I sense that the women on those teams are becoming nervous of being seen as the aggressors for not wanting to play against a man. Tweets from Mosborough Ladies about the incident have been deleted, the crowd funder paused. This is a position we see over and over again: women forced to accept what they know is unfair or risk being called transphobic bigots.

Rather than apologise, Needham has issued an entitled statement containing the implied threat of legal action if women won’t play with him, positioning himself as the victim of “perceived discrimination”. He said:

Rossington Main Ladies FC has faced many challenges from teams unwilling to play against us whilst I am on the field. This unfortunate circumstance has prompted me to investigate pursuing a case of discrimination …

After stating he would step down from the team, he continued:

The decision is rooted in the desire to safeguard the team and the club’s trajectory. It’s disheartening to acknowledge this situation contradicts everything in the diversity and inclusion policies.

Women of Sheffield began to comment under the Facebook statement but were swiftly shut down by a man named Garth Restell who was hosting it on behalf of Needham. He posted shortly afterwards:

People are entitled to their opinions, I understand that, but if you are not here to support the whole team and only hear because ur sad little lives need drama, do yourselves a favour “go shit in your hands and clap” I suggest you look into the diversity and inclusion section of the rules set out by the FA. Your negative comments will be deleted and you will be removed.

It is similarly disheartening for women that “inclusion” has now become a byword for failure to safeguard them against men who pose a physical, and now legal, threat. Needham’s statement, wallowing in self-concern — coming at a time his opponent is, at least temporarily, losing her footballing career and ability to work — asserts his right to potentially hurt women or to take legal action if they won’t let him. He has stepped aside, but only to position the women opposing him as bullies. I would hope their managers stand absolutely firmly behind the women and their right to single sex competition, but if they won’t, other women in the city certainly will.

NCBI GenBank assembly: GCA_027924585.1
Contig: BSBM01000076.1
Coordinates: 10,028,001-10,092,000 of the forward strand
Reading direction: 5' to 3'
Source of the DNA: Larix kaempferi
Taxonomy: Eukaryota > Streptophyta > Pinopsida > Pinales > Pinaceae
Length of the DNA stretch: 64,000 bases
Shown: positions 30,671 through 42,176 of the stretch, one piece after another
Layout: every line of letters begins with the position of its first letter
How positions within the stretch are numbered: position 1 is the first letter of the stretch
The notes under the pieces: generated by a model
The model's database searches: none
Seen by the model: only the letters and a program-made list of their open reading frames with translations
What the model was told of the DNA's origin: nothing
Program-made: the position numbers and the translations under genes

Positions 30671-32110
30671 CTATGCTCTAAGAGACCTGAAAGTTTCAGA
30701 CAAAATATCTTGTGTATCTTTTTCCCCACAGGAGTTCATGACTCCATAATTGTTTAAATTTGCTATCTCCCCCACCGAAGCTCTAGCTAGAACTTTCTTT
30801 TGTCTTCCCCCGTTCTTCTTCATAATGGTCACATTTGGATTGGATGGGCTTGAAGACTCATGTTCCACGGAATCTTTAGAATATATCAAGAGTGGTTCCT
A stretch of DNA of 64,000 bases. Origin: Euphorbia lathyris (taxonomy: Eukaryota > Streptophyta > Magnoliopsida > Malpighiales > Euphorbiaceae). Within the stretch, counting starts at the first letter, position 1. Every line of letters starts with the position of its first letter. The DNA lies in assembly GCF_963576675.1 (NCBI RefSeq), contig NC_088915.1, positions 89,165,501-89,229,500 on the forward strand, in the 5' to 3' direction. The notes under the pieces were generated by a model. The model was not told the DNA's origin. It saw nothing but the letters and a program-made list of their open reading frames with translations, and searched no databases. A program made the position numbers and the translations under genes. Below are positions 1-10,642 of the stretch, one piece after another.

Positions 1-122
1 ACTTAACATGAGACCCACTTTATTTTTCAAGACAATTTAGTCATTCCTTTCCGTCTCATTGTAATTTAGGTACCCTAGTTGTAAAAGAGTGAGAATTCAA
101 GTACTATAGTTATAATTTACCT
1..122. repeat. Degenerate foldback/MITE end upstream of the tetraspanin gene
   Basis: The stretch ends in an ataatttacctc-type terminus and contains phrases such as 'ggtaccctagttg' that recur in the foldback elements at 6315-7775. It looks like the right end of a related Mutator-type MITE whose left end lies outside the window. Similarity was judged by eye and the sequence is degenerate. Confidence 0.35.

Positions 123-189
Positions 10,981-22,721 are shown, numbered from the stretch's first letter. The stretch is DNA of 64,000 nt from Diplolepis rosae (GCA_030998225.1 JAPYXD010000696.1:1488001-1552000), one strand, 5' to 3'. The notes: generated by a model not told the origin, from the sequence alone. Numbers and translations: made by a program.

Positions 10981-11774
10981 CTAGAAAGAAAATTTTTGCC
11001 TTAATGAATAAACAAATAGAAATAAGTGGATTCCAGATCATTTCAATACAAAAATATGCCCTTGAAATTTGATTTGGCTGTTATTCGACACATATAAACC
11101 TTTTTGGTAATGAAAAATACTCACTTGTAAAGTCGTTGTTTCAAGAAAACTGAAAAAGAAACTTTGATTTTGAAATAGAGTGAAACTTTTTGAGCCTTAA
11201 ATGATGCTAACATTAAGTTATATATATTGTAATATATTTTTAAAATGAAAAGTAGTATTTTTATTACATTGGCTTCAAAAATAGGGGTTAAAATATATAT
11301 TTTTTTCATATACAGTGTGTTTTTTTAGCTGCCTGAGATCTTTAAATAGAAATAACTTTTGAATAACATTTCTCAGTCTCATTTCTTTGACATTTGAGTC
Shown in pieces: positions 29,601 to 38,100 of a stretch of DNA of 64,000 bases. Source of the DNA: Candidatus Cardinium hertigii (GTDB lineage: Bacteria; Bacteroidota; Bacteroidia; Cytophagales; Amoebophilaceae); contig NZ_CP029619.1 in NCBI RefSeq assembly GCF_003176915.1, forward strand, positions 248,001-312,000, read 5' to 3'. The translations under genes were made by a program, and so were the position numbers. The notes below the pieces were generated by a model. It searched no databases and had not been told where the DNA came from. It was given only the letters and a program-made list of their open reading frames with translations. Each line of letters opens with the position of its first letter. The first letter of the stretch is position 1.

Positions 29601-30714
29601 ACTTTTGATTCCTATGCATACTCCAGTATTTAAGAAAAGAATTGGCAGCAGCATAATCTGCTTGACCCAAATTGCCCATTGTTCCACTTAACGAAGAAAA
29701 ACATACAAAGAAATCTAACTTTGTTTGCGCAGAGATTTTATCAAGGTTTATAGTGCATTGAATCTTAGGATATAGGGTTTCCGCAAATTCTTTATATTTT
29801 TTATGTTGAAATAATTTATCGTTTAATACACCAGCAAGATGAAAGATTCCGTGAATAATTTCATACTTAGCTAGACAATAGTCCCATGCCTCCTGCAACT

Given statistical evidence that it is highly likely that at least one of the women on teams in the league will have suffered trauma as a result of male violence, it could be hugely disturbing for them to encounter a man in close physical proximity during the game. To see him physically hurt another woman would have a devastating effect — especially when they feel they cannot object without threat of legal action.

Fiona McAnena of the campaign group Fairplay For Women told me, “The success of the Lionesses inspired women and girls to play football. More girls are getting the chance to play at school now too. Does anyone really think they’d be inspired by a team of male players with ponytails? Anyone who wants to encourage girls into football should be speaking out now. It’s not fair and it’s not safe. This isn’t about inclusion, it’s about validation of someone’s identity. Football can include everyone but women’s football can’t include male bodies.”

Kathleen Roberts, one of the original women of steel who fought to be remembered for her efforts said, “As the men returned, they started getting rid of us. We got no thanks whatsoever for all the years we put in, we just got our cards and that was it. We were just thrown on the scrapheap with no thanks whatsoever.”

Here we are again decades later. Sheffield women are having to fight for their places on football teams, against men who then break their bones. How much longer until the current women of steel, playing football, are thrown on the scrapheap as the men saying they are women take their places on the pitch?

In Sheffield? I’d say never. You cannot bend the women of steel. We will wrap our arms around each other’s waists, holding our heads high, and we will have victory over these entitled men.